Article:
Edit to add: if anyone has any specific questions, I'm happy to answer them. I realise its quite an emotive subject and people feel strongly about it. I hate to see some of the, understandable, misinformation that gets chucked around in a debate like this. 

Edited by RussellAnderson

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Just now, dogmc said:


Aye course it is.....

But it is, there is more chance of children having serious illness due to poverty if you do not have job creation.

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3 minutes ago, RussellAnderson said:

This ^^^

I studied Geology, and am now studying Environmental Science, and we've looked at fracking. It's basically environmentally fine, or at least no more damaging than other industrial processes. There are air quality issues associated with processing, transport etc. In the early days of fracking in the US, there were massive issues with gas leakages and leaching into subsurface water supply. This was largely due to terrible management, cheap techniques, low regulation and land ownership issues. In the UK, the Crown Estate means that mineral extractions must go through planning/regulation/etc, and this would never be allowed to happen. Seismic activity is virtually undetectable under around magnitude 3.5, and there is little evidence that repeated, small tremors do much damage.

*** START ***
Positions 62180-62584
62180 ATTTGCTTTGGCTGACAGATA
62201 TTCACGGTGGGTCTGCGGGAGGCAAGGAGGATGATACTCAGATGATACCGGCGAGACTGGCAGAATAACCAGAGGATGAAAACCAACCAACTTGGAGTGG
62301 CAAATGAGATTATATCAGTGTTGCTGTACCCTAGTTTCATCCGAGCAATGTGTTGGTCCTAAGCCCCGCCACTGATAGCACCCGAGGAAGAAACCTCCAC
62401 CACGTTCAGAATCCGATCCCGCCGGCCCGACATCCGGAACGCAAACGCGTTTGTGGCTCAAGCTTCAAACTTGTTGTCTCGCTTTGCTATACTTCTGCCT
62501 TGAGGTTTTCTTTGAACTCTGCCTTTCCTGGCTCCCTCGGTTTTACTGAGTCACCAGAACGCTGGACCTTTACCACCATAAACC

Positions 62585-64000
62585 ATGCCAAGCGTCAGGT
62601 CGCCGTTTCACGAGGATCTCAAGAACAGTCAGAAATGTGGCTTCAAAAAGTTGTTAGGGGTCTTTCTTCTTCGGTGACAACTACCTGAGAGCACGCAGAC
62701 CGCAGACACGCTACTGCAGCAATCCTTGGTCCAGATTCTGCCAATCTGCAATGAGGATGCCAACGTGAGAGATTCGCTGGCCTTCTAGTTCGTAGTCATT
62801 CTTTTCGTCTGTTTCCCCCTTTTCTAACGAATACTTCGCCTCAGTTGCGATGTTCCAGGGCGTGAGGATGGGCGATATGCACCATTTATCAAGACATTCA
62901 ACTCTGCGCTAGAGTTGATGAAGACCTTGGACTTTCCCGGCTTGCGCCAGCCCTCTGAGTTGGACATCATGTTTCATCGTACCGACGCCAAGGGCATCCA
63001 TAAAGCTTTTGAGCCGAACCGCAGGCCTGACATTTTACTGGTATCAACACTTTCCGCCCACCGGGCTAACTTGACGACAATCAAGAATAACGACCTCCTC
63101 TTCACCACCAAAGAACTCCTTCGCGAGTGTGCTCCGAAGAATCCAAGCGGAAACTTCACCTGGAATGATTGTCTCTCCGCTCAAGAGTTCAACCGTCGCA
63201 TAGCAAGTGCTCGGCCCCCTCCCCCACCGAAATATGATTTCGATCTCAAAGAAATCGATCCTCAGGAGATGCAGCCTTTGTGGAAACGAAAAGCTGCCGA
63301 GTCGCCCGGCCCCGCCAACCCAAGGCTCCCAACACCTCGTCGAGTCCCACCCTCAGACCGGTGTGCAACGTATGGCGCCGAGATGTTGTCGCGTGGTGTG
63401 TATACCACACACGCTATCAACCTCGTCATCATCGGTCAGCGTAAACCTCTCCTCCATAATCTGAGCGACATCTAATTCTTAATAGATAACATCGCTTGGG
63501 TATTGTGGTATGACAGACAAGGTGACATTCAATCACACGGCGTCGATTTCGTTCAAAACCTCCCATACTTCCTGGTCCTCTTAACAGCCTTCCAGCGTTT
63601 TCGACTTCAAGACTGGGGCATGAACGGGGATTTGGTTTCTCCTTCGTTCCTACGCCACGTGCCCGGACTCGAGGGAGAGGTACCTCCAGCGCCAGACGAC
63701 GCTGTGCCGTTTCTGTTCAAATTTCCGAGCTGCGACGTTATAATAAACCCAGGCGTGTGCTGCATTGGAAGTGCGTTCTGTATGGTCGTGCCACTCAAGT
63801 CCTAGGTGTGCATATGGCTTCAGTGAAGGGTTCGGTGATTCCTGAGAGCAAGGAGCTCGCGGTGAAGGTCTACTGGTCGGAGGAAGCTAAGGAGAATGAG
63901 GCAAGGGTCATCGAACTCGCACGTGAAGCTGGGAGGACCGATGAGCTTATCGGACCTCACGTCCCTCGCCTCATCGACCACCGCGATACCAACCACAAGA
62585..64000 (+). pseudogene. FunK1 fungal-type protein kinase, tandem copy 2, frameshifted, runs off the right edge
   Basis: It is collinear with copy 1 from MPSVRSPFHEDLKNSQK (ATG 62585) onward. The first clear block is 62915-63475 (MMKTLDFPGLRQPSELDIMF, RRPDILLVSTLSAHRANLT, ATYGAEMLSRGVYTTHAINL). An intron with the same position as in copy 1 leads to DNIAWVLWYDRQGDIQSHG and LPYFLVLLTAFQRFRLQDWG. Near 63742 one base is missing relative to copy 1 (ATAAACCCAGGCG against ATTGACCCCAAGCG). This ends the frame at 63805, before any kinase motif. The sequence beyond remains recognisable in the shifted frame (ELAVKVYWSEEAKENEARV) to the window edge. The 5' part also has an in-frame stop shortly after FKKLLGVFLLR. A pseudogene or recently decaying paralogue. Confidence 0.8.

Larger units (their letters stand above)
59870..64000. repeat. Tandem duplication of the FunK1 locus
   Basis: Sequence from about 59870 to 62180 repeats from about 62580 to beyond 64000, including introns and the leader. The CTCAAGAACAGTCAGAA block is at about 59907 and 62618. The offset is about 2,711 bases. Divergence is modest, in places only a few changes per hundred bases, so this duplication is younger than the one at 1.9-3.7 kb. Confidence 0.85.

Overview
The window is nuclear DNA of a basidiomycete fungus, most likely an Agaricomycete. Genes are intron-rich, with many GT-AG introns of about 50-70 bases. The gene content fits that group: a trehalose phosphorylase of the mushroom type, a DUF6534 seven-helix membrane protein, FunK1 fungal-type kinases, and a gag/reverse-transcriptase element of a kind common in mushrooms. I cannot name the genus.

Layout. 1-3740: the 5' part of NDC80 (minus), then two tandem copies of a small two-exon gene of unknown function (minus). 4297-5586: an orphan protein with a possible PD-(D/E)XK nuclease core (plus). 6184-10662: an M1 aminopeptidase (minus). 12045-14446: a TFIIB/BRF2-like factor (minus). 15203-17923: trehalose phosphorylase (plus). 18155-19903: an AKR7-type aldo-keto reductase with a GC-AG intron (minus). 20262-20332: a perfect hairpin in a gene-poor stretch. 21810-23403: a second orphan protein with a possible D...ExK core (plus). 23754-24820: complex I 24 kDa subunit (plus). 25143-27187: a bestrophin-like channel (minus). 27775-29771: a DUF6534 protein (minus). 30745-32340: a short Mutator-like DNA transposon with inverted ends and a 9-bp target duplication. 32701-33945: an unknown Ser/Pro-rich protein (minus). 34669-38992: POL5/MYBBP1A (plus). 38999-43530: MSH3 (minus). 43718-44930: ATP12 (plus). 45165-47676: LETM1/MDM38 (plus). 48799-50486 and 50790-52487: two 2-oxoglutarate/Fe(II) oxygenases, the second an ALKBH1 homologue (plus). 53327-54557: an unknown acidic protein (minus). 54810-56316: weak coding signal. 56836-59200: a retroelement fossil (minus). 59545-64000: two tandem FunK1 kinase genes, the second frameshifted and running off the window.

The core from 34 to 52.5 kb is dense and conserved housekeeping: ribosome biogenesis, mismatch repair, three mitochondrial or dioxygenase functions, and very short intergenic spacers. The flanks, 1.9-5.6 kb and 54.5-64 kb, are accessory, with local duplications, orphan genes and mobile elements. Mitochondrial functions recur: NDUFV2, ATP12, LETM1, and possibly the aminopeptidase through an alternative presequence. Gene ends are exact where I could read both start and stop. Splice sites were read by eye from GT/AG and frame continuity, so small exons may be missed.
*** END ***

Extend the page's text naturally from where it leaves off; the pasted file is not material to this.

My issue with fracking is that investment really shouldn't be heading towards hydrocarbons, if possible, rather we should be trying to fund cleaner energy, and in particular, energy storage techniques. IMO this should be the number one engineering and scientific priority for our generation. 

If I were in power I'd keep the gas in the ground. The price is fucking low at the moment anyway. Wait until the Saudis decide to put the price up again, and re-assess. I flip between feeling really principled about CO2 emissions, and thinking "we're only wee Scotland, what difference will our wee bit of gas make?" The reality is climate change is going to hit the planet like a ton of bricks either way, so make up your own mind.